Inside Llewyn Davis, Review

The Coen Brothers' Inside Llewyn Davis is a moving ode to the soul of an artist's most pure form: failure.

With Inside Llewyn Davis, the Brothers Coen beautifully and mournfully recreate a specific time and place—Greenwich Village in the winter of 1961 to be exact. However, despite the level of research and obvious authenticity that went into framing this gorgeous portrait, its canvas is ultimately something far more universal and wistful: the face of artistic failure. Inside Llewyn Davis places its titular protagonist’s soul at the center of the pre-Bob Dylan folk music scene. The Coens even enlist T-Bone Burnett, the country and Americana musician who once toured with the fabled Billy Boy Grunt, to construct a revue of folk songs from a style that then only looked backward. As such, Llewyn Davis (Oscar Isaac) is a tragic hero, a man courageously standing with a genre that’s already ashen with age, waiting for its phoenix-like rebirth. One could even wonder if Llewyn’s desperate grip on the sounds of the past would be more gamely admired today where a reverence for the “retro” is rewarded (if more in Bushwick than the gentrified Village of the 21st century). In any event, Mr. Davis has already lost in the opening shot, with only the artist’s pride preventing him from saying die. As snow falls in New York’s Washington Square Park, Llewyn is a singer-songwriter before that was considered a quality.  On his luckiest nights, he plays his reinterpreted music, some ballads as old as the Welsh name his father bestowed him, to mildly respectful audiences at the Gaslight Café, a tiny coffee shop in a MacDougal Street basement. On all nights, he finds himself bumming a couch to crash on from acquaintance to acquaintance.
 Llewyn is fiercely independent and disdainful of the careerist lifestyle. His father worked for 40 years and now enjoys a retirement that is out of this world, though his body remains in a dingy nursing home. For Llewyn it is all about the music and finding a way to convey his own sound to a world that is so apprehensive that it doesn’t care he lacks an address. While his moodiness is excused as an artistic temperament, it allots him only three semi-friends. One of which was his singing partner who recently threw himself off the George Washington Bridge, while the other two are the far more popularly idolized Jean and Jim (Carey Mulligan and Justin Timberlake). It is in Jean and Jim’s Lilliputian downtown apartment that Llewyn finds himself most often sleeping, if only on the floor because he arrives unannounced, and sometimes with a cat he accidentally borrowed from his two singular fans, Columbia University professors on the Upper West Side. However, this arrangement with the folksy duo is also coming to a conclusion because Jean is pregnant and Llewyn might be the father. In other words, Llewyn will be paying for his second abortion in two years. Inside Llewyn Davis is about a defining week with an artist whose life trajectory is one of circular bitterness. Eventually Llewyn does go on a sort of mythic journey of self-discovery to Chicago with a thunderous jazz musician (John Goodman) and a beatnik (Garrett Hedlund) for the hope of wooing an actual music producer played by F. Murray Abraham. The actor who once played Salieri is marvelous with his permanently bemused grin awaiting all forlorn talent that walks through his door. This man is NOT the Patron Saint of Mediocrity. Yet, there is nothing mediocre about Llewyn Davis’ tunes. Indeed, the music throughout the film is fabulous. One song of particular note that’s played like a recurring motif over the course of the picture is “Farewell” (also known as “Fare Thee Well”). Construed within the film as a Llewyn Davis original that he arranged with his gravity-challenged musical partner, the piece was actually written by Bob Dylan sometime in the early 1960s when he was also playing at the Gaslight. This is known because he recorded the melody in 1963 during early studio sessions for the album The Times They Are a-Changin’…before shelving the song as incomplete. It sat on that shelf (not counting bootlegs) until its first official release in 2010.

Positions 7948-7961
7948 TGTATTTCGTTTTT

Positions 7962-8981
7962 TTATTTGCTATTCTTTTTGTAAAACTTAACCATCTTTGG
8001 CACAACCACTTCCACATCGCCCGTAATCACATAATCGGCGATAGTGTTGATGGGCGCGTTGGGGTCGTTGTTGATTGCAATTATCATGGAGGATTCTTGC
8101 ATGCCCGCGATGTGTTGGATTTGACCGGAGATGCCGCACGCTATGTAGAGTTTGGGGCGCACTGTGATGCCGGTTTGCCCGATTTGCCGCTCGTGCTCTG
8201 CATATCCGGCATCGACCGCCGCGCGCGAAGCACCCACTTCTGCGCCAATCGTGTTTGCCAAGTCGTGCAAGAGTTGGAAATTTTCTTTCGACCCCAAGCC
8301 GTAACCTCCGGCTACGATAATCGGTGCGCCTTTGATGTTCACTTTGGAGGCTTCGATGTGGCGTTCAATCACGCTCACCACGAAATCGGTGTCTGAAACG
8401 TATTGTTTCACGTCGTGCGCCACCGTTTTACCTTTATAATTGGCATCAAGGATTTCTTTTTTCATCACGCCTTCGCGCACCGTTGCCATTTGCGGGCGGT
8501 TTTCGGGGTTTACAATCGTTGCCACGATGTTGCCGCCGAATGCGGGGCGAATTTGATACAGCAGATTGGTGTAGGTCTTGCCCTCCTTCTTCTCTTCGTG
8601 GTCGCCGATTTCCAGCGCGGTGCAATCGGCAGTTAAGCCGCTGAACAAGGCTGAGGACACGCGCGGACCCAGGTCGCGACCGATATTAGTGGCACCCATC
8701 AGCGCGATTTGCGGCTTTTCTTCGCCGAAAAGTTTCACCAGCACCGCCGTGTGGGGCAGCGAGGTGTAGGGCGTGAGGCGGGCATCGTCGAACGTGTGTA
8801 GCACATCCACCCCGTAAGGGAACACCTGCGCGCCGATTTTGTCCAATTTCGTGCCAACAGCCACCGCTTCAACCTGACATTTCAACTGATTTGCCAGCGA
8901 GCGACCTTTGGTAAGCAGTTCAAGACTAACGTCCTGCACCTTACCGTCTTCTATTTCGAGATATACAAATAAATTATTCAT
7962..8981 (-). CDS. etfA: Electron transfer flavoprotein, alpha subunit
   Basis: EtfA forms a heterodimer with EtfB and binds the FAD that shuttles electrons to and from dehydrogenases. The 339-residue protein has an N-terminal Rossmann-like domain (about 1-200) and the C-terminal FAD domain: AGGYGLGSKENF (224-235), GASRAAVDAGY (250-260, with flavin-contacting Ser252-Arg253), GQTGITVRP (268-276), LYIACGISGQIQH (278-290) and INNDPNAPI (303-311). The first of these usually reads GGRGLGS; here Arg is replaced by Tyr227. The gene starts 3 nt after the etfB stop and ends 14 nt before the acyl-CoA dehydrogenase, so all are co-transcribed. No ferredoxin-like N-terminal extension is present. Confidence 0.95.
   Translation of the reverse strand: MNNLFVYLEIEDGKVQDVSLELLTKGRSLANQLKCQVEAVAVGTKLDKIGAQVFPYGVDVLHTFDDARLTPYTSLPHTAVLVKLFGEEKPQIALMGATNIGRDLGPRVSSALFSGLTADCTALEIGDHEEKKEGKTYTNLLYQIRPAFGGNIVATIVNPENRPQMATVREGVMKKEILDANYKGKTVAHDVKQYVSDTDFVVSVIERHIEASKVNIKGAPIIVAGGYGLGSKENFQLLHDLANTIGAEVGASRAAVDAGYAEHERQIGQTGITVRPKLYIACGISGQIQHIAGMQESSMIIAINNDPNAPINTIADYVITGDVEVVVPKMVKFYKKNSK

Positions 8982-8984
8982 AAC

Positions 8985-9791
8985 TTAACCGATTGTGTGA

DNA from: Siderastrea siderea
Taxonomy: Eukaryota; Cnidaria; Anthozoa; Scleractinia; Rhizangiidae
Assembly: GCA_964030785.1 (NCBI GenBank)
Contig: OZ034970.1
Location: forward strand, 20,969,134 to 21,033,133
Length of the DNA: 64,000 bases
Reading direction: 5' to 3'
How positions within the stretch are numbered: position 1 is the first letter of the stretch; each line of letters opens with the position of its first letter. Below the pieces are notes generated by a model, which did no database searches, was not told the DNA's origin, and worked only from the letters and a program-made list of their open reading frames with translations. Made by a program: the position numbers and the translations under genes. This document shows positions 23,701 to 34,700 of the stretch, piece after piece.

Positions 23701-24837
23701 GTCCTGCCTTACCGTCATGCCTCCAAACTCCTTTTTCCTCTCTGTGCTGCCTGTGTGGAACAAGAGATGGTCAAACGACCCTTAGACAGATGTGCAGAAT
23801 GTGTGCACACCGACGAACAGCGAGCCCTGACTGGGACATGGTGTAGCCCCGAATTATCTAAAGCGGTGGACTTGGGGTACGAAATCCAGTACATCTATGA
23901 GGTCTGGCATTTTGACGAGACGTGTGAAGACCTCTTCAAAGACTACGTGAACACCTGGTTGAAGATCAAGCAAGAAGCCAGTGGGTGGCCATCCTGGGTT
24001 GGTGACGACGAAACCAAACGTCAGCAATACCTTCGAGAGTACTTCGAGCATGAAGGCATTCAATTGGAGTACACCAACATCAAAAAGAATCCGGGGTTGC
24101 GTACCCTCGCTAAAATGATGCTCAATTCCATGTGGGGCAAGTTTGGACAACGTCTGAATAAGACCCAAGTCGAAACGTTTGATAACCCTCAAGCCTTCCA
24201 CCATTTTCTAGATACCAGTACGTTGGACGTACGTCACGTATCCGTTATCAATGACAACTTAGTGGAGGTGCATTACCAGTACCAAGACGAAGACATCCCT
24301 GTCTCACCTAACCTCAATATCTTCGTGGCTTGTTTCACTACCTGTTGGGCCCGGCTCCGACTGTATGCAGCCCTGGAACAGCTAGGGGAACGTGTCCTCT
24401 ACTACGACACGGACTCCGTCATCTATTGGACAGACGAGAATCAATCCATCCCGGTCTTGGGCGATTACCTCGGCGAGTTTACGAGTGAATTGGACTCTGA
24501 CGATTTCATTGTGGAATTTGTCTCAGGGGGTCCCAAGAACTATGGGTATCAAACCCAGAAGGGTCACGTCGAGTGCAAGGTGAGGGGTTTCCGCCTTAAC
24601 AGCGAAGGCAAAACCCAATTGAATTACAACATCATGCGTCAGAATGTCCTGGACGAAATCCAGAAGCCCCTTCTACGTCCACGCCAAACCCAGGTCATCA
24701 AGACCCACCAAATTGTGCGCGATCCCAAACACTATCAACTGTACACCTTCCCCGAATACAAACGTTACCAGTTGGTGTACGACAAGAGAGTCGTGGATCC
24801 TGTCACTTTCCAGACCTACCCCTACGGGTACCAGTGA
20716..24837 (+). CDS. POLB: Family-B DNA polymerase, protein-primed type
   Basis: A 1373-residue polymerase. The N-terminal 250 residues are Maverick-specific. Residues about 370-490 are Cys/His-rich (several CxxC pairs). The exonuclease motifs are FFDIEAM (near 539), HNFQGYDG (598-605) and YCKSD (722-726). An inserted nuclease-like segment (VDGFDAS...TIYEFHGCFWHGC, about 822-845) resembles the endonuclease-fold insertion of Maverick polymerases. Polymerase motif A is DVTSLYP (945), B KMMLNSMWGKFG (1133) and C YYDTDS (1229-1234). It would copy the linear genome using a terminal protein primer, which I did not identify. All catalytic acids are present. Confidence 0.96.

Likewise, Llewyn Davis has placed himself on a shelf. He is played with remarkable vitality and passion by Isaac who embodies the agonizing frenzy of choosing a directionless direction. He is too proud to accept any offer of building upon his talent, for to do so would be to accept its limitations. Nearly always the most interesting thing on the screen in his past films, Isaac’s defiant hopelessness is informed by a Northern gray that paints a period New York under a sheet of monochrome to go with its snow. Still, the Coen Brothers are true to their iconoclastic Americana. All their films are drilled into singular moments of the American psyche, yet are also near uniformly defined by an audible folksiness whether in the backwoods or urban cityscapes. Here too one can find that charming bluntness that meanders throughout their filmography. The scene that feels the most homey is, unsurprisingly, the cross-country vignette where frequent collaborator Goodman appears. Hedlund too is fine in these scenes where he would seem to have just stepped off the set of On the Road, but Goodman and Isaac are uproarious as the dueling representatives of jazz and folk. I have to wonder if the irony in a jazz musician condescending to a folk singer’s career prospects, as one genre would soon be on its deathbed and the other would transform into a still-vibrantly popular niche, was present when Joel and Ethan Coen penned their screenplay. Also getting poignant zingers in at Llewyn’s expense is Mulligan’s Jean. While I still question whether Mulligan could pass as a Bohemian artist, I never doubt her palpable anger with a man so frustrating that she’d abort a perfectly good child she would otherwise keep. “You should be wearing condom on condom, then wrap it in electric tape.”